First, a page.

Teens who are too good to be true
The scariest manifestation of this culture of perfectionism occurs with teens that are in trouble, but fool us by appearing happy and being “successful.” They hide behind a false self - an unconscious adaptation designed to secure love and admiration, compartmentalizing negative feelings and parts of the self that would create conflict or disapproval.
The psychological makeup of such teens is fragile. They are easily disappointed in themselves for any imperfections, believing they shouldn’t need help. Secretly sinking under the weight of constant pressure to be “amazing” to avoid falling into despair and shame, they feel trapped but cannot come forward. Even contemplating disappointing their parents activates a sense of their world crumbling. These teens say, “I would rather die than disappoint my parents.”
Teens on the performance treadmill who “succeed” without incident in high school, but fail to develop a secure sense of self, may crash with less support in college, or in romantic relationships, when faced with increasing challenges and seen as less amazing. Without a realistic sense, and acceptance, of their strengths and weaknesses, or the skills to deal with inevitable failures and disappointments, they are ill equipped to cope. Further, their addiction to approval creates an emotional roller coaster, compromising equilibrium (Crocker & Carnevale, 2013).
The problem with being a self-esteem junky
When we need external evidence of our worth - in the form of approval, status, or appearance - we become self-esteem addicts. The need for validation to steady us becomes a driving force for emotional survival - creating self-absorption and hijacking intrinsic motivation, a natural desire to learn, and concern for the greater good (Crocker & Carnevale, 2013).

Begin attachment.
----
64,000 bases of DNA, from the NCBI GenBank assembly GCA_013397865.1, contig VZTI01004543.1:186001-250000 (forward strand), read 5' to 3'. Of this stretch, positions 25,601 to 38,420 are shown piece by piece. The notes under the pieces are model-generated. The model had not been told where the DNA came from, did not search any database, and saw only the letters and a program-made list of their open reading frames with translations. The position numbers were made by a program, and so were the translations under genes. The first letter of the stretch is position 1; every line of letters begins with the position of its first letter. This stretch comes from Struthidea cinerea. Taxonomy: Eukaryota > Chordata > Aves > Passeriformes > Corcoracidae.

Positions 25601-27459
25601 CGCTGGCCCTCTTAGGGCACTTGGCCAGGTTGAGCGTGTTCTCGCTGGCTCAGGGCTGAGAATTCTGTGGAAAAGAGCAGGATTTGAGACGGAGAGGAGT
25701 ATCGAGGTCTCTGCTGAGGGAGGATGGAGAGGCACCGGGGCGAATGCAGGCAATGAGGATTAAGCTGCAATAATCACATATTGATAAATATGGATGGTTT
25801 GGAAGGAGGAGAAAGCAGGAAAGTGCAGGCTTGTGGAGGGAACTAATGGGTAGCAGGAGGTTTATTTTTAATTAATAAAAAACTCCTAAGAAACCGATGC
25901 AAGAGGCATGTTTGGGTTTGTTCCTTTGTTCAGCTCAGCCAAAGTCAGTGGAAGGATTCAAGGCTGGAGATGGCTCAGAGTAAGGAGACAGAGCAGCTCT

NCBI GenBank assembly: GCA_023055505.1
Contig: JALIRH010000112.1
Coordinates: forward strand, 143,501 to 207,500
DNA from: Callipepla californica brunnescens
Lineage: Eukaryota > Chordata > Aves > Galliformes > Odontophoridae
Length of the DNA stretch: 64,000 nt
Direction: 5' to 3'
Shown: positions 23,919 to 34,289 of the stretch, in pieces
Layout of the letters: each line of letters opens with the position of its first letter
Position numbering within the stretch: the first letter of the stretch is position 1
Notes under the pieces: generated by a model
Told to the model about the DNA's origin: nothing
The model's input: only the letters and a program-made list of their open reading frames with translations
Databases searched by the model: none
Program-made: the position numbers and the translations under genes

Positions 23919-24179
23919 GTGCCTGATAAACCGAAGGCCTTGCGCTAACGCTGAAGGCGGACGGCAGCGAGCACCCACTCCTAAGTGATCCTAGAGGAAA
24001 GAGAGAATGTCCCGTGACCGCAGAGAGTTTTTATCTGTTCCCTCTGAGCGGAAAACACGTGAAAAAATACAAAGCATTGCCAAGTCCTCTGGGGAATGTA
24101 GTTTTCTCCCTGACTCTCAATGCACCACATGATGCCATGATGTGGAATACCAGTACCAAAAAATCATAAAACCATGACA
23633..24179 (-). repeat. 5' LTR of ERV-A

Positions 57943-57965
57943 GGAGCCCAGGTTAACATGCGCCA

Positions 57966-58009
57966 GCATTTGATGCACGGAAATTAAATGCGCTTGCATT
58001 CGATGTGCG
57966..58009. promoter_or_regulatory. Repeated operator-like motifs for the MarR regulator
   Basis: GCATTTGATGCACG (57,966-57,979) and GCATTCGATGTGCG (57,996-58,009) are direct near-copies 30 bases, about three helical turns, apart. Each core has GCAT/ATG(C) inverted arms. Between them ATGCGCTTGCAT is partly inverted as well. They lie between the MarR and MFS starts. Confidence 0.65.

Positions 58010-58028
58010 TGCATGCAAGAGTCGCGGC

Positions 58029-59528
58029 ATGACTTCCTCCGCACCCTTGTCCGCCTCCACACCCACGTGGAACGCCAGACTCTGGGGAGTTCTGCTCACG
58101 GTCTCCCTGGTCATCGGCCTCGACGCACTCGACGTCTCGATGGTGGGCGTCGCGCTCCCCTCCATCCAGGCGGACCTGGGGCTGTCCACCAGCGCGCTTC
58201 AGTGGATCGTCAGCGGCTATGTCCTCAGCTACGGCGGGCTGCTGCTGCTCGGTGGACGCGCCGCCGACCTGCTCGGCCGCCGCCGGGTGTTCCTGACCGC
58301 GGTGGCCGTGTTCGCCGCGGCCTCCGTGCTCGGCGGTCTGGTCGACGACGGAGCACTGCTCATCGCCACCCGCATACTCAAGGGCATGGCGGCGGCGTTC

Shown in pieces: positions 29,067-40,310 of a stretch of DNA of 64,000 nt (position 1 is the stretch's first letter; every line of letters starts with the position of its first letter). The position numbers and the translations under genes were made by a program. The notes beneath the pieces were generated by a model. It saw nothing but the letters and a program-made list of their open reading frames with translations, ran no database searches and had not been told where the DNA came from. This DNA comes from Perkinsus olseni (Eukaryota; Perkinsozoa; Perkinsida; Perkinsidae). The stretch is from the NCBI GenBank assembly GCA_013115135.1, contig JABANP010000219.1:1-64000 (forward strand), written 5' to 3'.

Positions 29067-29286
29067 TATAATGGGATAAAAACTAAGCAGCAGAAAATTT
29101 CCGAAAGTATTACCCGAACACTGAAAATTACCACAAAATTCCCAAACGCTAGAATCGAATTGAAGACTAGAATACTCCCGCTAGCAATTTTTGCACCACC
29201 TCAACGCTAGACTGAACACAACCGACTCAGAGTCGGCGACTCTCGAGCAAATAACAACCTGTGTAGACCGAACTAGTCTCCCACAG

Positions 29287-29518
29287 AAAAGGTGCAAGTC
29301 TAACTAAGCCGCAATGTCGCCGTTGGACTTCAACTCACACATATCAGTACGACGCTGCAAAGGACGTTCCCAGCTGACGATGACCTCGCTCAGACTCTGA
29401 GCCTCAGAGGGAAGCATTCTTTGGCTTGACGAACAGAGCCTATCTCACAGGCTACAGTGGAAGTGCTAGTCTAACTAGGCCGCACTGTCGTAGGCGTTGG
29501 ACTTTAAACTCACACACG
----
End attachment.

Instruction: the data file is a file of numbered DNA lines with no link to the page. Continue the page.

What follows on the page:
Do’s and Don’ts for Parents
• Do encourage teens to make their own choices while helping them think through consequences of different decisions• Do set limits on potentially dangerous activities• Do be curious about what makes your teen happy or sad• Do notice and encourage your teens natural interests • Do notice and tolerate ways your teen is different from you• Do be aware of ways your teen may be making up for your loneliness, rescuing you from anxiety, or doing well to make you feel like you’re a good parent• Do protect where teens need protection• Do be aware of trying to stay with your teens negative emotion versus rescuing or being reactive• Do be aware of ways you may shame or punish perceived failure
• Don’t make a practice of using money or excessive rewards as a motivator for good grades (External reinforcement blocks internal motivation.)• Don’t shame or punish kids for their performance• Don’t make academic or other decisions for your teen• Don’t be intrusive and micromanage grades on tests (Don’t hang out on PowerSchool.)• Don’t lecture or be a broken record (Teens feel smothered and tune out.)• Don’t use fear to motivate (It overwhelms teens’ capacities and creates superficial compliance in place of independence.)• Don’t act on anxiety (Don’t be reactive.)• Don’t rescue teens from natural consequences• Don’t be preoccupied and distracted. (Teens can tell. They need you to be fully present with them, but not intrusive.)
References: Crocker, J., & Carnevale, J. (2013, September/October). Letting go of self-esteem. Scientific American Mind, 27-33.
Levine, M. (2006). The price of privilege. New York, NY: HarperCollins Publishers.
Margolies, L. (2007, April). Amazing doesn’t have to mean superhuman and perfectionistic [Letter to the editor]. Newton Tab.
Tough, P. (2012). How children succeed. New York, NY: Houghton Mifflin Harcourt Publishing Company.
Resources:Massachusetts Coalition for Suicide PreventionSamaritans'National Suicide Prevention Lifeline